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What Is Cozido?

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  • Written By: Cynde Gregory
  • Edited By: PJP Schroeder
  • Last Modified Date: 19 August 2016
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It is impossible to visit Portugal without being confronted by evidence of a stew so ubiquitous that many consider it to be the national dish. In an effort to lay primary claim to cozido, the Portuguese have attached a suffix; in most restaurants, diners order Cozido à Portuguesa. This distinguishes it from the cocidos popular in Spain and translated variously by the cuisines of many South American countries.

Some food historians pinpoint the first fragrant and complex aromas rising from the stewpot to the 15th century, crediting the Portuguese navigator Prince Henry with transforming and elevating the national cuisine with the introduction of foods from the New World. Pineapples, potatoes, and tomatoes made their first appearances on European tables as a response to his proclamation to sailors to return with unfamiliar seeds and edible plants. Historically, Portugal had been welcoming exotic foods since Roman olives and grapes found homes in the South, later joined by Moorish figs, lemons, and rice. At one time or another, most of these now-common victuals leaped feetfirst into a cozido someplace along the line.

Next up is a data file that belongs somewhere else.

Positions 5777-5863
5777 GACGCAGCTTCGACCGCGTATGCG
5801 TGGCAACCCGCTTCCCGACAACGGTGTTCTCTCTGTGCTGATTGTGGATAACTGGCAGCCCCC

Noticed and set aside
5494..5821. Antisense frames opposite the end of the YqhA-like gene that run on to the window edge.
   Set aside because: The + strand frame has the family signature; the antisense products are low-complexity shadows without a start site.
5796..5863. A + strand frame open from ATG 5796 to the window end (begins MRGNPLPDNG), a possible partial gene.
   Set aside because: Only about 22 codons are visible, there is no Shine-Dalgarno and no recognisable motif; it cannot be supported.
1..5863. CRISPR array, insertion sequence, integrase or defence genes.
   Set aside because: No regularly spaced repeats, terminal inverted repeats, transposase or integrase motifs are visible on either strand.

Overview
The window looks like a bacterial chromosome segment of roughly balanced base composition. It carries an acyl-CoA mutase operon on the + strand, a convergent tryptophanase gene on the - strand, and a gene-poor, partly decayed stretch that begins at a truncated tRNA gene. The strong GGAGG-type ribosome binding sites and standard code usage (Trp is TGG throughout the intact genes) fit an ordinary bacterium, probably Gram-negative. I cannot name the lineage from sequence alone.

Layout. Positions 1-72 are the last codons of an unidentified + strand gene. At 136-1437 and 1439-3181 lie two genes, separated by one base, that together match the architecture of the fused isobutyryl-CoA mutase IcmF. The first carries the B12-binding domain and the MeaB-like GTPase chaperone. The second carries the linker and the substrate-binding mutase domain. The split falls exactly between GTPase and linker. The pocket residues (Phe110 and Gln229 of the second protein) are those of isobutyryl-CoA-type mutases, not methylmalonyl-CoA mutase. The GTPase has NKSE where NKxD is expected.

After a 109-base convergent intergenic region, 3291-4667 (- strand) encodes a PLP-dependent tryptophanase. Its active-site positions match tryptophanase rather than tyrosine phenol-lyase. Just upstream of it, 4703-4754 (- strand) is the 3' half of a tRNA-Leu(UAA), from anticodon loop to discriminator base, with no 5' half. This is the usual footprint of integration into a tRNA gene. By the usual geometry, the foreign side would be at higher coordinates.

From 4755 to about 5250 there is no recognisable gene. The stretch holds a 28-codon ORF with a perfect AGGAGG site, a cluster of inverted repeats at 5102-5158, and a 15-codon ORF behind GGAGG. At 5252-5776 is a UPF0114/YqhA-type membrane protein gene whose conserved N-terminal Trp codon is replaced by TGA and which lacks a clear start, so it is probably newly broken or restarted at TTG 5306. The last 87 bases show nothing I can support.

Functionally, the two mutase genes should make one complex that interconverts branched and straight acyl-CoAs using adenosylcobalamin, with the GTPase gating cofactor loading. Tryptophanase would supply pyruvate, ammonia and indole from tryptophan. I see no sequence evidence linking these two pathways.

Foodies generally agree that Cozido à Portuguesa originated in the northern province of Beira. The more traditional versions feature morcela or chourico, two kinds of smoked sausage and beef shin. Another interpretation combines chicken with carrots, cabbage, and an assortment of other vegetables, including chunks of potato.

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Spaniards offer cocidos brimming with garbanzo beans, such as Cocido Madrileno, which marries salt pork, pig trotters, or smoked ham with chicken and sausages. These meats are dressed with garlic, onion, and potatoes into a flavorful stew. Cocidos are especially popular in the north of Spain where the liquid is served in a first soup course, followed by the stewed meats and vegetables served with pasta.

Coastal regions, both in Portugal and Spain, as well as in South American countries that feature their own similar stews, salt cod, mackerel, and other fresh fish can substitute for or complement the meats. More elegant presentations feature lobster, shrimp, or crab. While these seafood versions are prepared as traditional cozidos, they may appear on menus as Caldeirada or Bacalau.

Regardless of spelling, the dish is rarely cooked in the same way twice. Traditional cozido contains pork, beef, or chicken, and root vegetables in addition to whatever greens are on hand. Many cooks add potatoes or rice to create a complete meal in a bowl. With this Latin stew, however, as with stews the world over, the sky is the limit; dried fruit, fresh fruit, and a world of seasonings might make a happy splash based upon the cook’s whim.

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